The ads that are there are smaller, so many 1/4 page ads and 1/2 page ads and it looks like most of them are from non-US galleries too.
I am hoping that the absence of ads will mean that people have to go to galleries to see art because they won’t see art in the ads.
What worries me is that less art will be seen during these times and that less art will be made. Yes, less art will be sold-except I hope at our gallery–but the truth is less art will be seen and artists may stop producing as much. Some will produce no matter what, but some will take a hiatus which is not a good thing. No art, no life.
I want to mention that one of our artists, John Fraser, got a great review in Artforum about a year ago for his show at Roy Boyd Gallery in Chicago. John does beautiful abstract minimal constructions of wood and paper.
A collector of Cy Twombly’s work noticed the similarities between John Fraser and Cy Twombly. I think of Agnes Martin when I see John’s work. His work has a beautiful Japanese aesthetic even though he is not Asian and has never lived here. Most people are shocked when show his work and we tell them that he is not Japanese. He is not an artist who will stop during this market slowdown but others may, and of course printmakers will make fewer prints.
Already, Takanobu Kobayashi has postponed his new series of prints until the market gets stronger and they could sell more easily. How about Zhu Wei and his plans for new prints this year?
What if everyone stopped making art? Scary thought.
Woke up early this morning and caught Hard Talk on BBC and also the program called Back Story with Michael Holmes on CNN. It’s a great show and a great idea–let’s people know how the shows on CNN get put together-how the producers decide which stories to cover, how CNN protects its computers against viruses, what people are doing who sit behind those screens and control panels.
I think of this blog the same way, the back story behind what is happening at the gallery.
We decided to offer chocolate at the gallery after I saw the story about Shawn Askinosie on Bloomberg. I am a chocolate lover, but the real reason we went with this particular chocolate is Shawn’s story.
He was a criminal defense lawyer for many years and decided he wanted to do something else. He loved the law but the murder cases were getting to him. He searched around and decided to become a chocolatier–but he didn’t know anything about chocolate. He learned though and developed a great product.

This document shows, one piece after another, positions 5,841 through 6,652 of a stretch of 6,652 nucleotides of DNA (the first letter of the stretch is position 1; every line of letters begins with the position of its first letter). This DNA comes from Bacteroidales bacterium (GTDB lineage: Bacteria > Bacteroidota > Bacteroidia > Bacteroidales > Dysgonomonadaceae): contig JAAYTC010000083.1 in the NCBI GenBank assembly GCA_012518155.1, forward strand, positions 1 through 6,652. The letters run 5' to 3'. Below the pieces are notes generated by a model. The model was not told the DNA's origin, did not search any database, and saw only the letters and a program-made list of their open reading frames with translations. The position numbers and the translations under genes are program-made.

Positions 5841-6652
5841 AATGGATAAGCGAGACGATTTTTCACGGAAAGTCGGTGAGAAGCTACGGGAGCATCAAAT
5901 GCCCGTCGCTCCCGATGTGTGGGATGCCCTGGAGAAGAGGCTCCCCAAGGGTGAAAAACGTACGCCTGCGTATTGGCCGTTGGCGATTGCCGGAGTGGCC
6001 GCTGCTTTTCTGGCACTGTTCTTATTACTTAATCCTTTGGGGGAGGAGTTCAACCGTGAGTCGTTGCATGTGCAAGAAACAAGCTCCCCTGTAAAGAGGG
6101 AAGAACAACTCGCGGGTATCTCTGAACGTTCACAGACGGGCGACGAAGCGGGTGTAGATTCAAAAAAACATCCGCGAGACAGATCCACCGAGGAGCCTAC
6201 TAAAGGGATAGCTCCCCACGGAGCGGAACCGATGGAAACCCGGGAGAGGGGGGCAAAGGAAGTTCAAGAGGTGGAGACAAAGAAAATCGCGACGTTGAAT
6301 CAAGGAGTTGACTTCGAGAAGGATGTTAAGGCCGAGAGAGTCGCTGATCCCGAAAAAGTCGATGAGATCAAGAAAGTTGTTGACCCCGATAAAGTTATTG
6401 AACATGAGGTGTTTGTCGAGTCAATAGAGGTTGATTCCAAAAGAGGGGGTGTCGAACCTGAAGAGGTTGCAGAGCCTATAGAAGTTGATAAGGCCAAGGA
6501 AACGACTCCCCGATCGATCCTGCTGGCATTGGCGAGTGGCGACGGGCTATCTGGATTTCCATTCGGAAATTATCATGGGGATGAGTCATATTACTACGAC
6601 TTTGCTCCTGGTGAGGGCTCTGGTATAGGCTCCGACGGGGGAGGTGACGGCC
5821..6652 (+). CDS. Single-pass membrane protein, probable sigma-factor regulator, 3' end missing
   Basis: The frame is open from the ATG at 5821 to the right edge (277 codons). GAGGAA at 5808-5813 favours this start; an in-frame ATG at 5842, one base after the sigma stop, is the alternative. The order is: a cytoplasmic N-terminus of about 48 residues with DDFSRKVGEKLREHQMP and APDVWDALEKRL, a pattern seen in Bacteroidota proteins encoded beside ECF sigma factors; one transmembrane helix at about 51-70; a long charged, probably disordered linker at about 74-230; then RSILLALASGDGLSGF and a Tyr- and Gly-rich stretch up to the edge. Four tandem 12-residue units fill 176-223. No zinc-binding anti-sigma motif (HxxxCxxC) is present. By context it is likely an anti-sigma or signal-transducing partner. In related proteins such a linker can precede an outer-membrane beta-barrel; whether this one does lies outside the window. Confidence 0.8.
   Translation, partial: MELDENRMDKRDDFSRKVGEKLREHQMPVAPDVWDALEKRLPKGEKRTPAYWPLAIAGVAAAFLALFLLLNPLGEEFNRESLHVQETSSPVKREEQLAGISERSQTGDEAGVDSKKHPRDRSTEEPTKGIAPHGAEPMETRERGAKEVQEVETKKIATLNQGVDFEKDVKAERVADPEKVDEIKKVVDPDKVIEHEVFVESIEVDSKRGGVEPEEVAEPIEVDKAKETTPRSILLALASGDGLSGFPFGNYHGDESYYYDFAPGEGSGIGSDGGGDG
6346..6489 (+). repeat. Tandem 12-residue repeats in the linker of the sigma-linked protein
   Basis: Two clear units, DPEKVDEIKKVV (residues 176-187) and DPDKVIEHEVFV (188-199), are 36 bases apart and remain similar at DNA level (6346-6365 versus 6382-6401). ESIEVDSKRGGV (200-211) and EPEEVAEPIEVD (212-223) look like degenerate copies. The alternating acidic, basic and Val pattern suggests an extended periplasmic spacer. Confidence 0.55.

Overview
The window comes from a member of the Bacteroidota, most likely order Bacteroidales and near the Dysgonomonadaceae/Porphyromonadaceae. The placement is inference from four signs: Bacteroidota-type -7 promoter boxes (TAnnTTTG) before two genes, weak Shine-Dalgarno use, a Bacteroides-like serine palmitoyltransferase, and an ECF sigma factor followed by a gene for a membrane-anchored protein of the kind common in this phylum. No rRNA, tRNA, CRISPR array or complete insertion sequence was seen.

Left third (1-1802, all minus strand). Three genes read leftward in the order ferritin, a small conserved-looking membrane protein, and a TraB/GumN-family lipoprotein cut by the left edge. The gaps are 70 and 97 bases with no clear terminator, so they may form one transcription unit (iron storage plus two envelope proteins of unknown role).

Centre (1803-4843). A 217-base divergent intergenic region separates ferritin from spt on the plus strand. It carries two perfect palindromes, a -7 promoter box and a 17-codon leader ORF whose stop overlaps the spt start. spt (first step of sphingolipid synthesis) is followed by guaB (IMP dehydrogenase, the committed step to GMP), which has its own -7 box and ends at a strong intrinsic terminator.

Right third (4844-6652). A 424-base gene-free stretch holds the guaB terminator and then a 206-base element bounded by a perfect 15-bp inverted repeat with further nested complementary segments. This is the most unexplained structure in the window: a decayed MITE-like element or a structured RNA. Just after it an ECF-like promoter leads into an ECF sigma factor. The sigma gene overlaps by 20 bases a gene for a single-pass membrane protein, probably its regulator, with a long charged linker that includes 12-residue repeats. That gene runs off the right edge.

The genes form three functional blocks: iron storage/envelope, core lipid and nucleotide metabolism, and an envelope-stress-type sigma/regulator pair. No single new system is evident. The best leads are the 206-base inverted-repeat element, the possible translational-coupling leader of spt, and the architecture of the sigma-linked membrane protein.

What I like best is that he pays the chocolate farmers and processors fairly–he shares the profits with them, and he also puts the pictures of the farmers from Mexico and Ecuador right on the package. In most countries, chocolate farmers suffer but the ones who work with Shawn have a chance to make a good living for themselves and their family.
When I told Hitoshi about Shawn, he said ‘Shawn was just like us”, since we want to give the artists who work with us, good renumeration for their work. That’s why I thought we were a good fit with Shawn.
When we arranged for the shipment of the chocolate, Shawn said that it was out of the box for them, but “out of the box is what we are about”. I feel the same way.
We are glad to work with organizations that do something to help other people
The gallery is not an NGO but if we can do something in our work to help others, we will. One of these days, I will write about how we found the family that makes our alms bowls and what happened with them and how their life changed after we started selling their bowls–and a story about Sean Connery featured them on BBC.
It turns out the chocolate is also delicious and good for your health. I thought people would come in and buy them for the story, and that is happening, but they also are buying them for the taste. The chocolate was selected as one of the Top 5 Foods in all of NYC by Time Out New York Magazine and is on the cover of the current issue. One of our clients likes to eat the chocolate with brandy. Another with milk.
And in Japan where women give chocolate to men on Valentines Day, some women are coming in to buy the chocolate for their men friends. This custom, by the way, is changing fast. More typically, especially with our foreign customers, guys buy chocolates for women and there is a move in Japan to switch to this custom. One of my former students from Keio, asked me to save two bars for his girlfriend. And quite unexpectedly, our artists are very interested in this product too.
Today, Hitoshi will meet with one of our artists who was supposed to come in this weekend with some new work, but when she heard about the chocolate, she asked to meet Hitoshi today. She and her friends want to try the chocolate. People go nuts about chocolate. Everybody has their thing I guess. For me, it’s both art and chocolate!!
News came today from Boston that the director of one of Boston’s best galleries, Barbara Krakow Gallery, Andrew Witkin, won the Foster Prize from the Boston Institute of Contemporary Art. I don’t know Andrew-except as a name on the emails that I get from the gallery every month-but I am impressed that anyone could run a gallery and be successful as an artist at the same time. Running a gallery takes so much time and committment and the same for being an artist-so I was shocked that he could do it-and do both well.
But why not? We have to stop thinking that people can have only one career at a time and if someone can give the dedication to both fields–why not?
I do know Barbara Krakow from when I lived in Boston and her words also impressed me:
From Barbara: Audrey and Jim Foster, true believers that art can empower.